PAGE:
Romanian F-16


By Dario Leone
Mar 8 2017
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“I transitioned from MiG-21 Lancer to the mighty F-16 in 2014. Since then, I have discovered that every day equals a new challenge,” Capt. Mahaita Marin, Romanian Air Force

History was made when the U.S. Air Force (USAF) and Romanian Air Force (RoAF) made their first air refueling contact Feb. 28, 2017, over Romania. With the help of the USAF 100th Air Refueling Wing (ARW) and one of their KC-135 Stratotankers, the RoAF became certified to refuel from all U.S. KC-135s, strengthening their partnerships and regional stability.

“Every event (we have) accomplished in the F-16 has been somehow historical,” said RoAF Capt. Mahaita Marin, F-16 Fighting Falcon pilot. “The air-to-air refueling is a milestone for a developing Air Force, and I am definitely proud to be part of it. Not proud for myself – just a bit maybe – but proud that the hard work of so many people is giving the results that we all look for.”

The RoAF initiated their F-16 program last year and in that short time, have refueled only from an Italian tanker, but must obtain familiarization training and certification to receive fuel from a U.S. tanker and further their NATO integration.

The 100th ARW, based at RAF Mildenhall, England, sent a 14-person crew and a KC-135 to Romania to help make this happen.

“It’s important for the interoperability between the two nations, because it shows our continuing cooperation with our partner nations here in the region,” said Senior Master Sgt. Lee Adkins, 351st Air Refueling Squadron superintendent and KC-135 boom operator. “It’s amazing to be a part of and it’s something I don’t take lightly.”

From the perspective of the KC-135 and its crew, this mission was rather routine. The 100th ARW is the only U.S. air refueling unit in the European and African theater. The crew is highly trained and experienced; therefore, they knew their mission and accomplished it successfully.

But for the RoAF’s new F-16 Fighting Falcon pilots, this day was anything but routine.

A Romanian air force F-16 Fighting Falcon approaches a U.S. Air Force KC-135 Stratotanker refueling boom Feb. 28, 2017, during air refueling training over Bucharest, Romania. The 100th Air Refueling Wing from RAF Mildenhall, England, travelled to Bucharest to train and certify the RoAF F-16 Fighting Falcon fleet on air refueling with a U.S. tanker. (U.S. Air Force photo by Staff Sgt. Kate Thornton)

“I transitioned from MiG-21 Lancer to the mighty F-16 in 2014. Since then, I have discovered that every day equals a new challenge, but the reward of being able to deal with all of them is huge,” Marin said. “Throughout the numerous challenges that we had to bear, AAR was clearly a special one, being completely new. This was the first time that we did it without the supervision of our Portuguese friends – from preparing the jets, to flying and parking them back safely. Somehow we were a bit anxious to discover if we were truly ready for it, but from the moment of the very first briefing it was clear that we are on the same sheet of paper. I left the briefing confident in the success of the training, and the end of the week gave me that great feeling of a job well done.”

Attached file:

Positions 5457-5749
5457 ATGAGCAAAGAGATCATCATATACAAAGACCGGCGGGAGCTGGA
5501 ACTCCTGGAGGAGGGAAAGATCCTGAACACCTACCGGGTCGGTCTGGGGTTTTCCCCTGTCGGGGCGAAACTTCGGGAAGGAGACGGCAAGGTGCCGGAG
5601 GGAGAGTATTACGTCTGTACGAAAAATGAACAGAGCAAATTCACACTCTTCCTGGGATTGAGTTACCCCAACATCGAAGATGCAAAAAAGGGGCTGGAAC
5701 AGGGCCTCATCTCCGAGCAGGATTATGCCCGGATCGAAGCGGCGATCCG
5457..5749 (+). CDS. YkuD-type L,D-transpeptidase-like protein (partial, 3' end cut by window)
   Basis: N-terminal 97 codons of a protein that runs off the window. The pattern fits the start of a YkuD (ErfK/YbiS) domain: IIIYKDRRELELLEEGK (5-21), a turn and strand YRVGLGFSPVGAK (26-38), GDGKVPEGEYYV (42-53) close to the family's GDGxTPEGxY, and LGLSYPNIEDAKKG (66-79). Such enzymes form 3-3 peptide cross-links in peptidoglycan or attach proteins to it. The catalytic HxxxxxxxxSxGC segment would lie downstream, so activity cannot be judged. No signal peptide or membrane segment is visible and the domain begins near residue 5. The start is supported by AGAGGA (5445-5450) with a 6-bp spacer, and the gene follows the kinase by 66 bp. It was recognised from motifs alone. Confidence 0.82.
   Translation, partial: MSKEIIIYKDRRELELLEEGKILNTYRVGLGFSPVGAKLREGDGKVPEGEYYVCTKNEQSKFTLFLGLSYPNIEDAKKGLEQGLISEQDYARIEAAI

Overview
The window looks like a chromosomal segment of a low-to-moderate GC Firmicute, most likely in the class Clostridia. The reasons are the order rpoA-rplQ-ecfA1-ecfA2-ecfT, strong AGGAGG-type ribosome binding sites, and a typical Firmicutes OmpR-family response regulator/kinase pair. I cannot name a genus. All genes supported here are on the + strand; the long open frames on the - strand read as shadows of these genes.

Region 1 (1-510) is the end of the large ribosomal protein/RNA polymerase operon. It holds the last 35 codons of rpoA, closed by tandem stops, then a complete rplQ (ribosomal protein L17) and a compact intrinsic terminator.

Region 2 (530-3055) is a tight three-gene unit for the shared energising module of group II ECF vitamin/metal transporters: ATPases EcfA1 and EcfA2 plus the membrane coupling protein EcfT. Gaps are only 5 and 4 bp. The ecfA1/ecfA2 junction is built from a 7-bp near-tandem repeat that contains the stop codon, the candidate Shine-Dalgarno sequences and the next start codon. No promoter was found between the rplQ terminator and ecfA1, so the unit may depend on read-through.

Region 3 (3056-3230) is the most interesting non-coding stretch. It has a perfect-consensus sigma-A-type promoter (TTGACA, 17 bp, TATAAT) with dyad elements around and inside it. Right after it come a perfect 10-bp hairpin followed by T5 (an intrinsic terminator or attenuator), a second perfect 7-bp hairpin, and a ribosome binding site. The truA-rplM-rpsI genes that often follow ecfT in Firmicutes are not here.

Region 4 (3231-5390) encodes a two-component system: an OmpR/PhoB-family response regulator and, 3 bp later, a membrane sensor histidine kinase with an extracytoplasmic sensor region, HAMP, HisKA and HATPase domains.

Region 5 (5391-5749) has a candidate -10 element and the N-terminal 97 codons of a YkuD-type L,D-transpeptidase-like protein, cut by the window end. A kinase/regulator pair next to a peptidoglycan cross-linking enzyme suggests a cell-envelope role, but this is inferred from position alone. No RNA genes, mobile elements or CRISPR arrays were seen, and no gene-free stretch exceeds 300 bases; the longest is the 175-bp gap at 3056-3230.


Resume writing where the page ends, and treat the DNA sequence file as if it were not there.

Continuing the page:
With U.S. air refueling abilities extending around the globe, the qualification and training increases interoperability between the two countries – especially in real-world situations. Both crews were excited to learn that they were very much on the same page when it came to air-to-air refueling (AAR) techniques and procedures.

“(The RoAF crew) gave their briefing first and it was phenomenal.” Adkins said. “It actually covered most of what we wanted to cover anyway so I think that set a great tone for how this mission was going to be. They had very good academic idea of what they were going to be doing, and even though they hadn’t flown with us, I had an air of confidence that they were going to be successful.”

As the short mission came to a close and was deemed successful, the five-day training operation has now changed the future of the two NATO partners forever.

“Being able to sustain an air operation is probably the hardest thing to achieve,” Marin said. “The AAR capability is making us able to keep jets in the air for a prolonged period of time, being one of the most important features of the air defense system. I think this capability welcomes us among the assets of NATO, making us credible partners.”

Whenever the U.S. and other countries are called into action, it takes place within the joint, allied and partner teams, and the more they exercise and train together, the better they’re able to operate.

“This is someone else that’s on the team now,” Adkins concluded. “That can only be a good thing.”

Story by Staff Sgt. Kate ThorntonPhoto credit: Staff Sgt. Kate Thornton and Staff Sgt. Micaiah Anthony / U.S. Air Force

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Dario Leone

Dario Leone

Dario Leone is an aviation, defense and military writer. He is the Founder and Editor of “The Aviation Geek Club” one of the world’s most read military aviation blogs. His writing has appeared in The National Interest and other news media. He has reported from Europe and flown Super Puma and Cougar helicopters with the Swiss Air Force.
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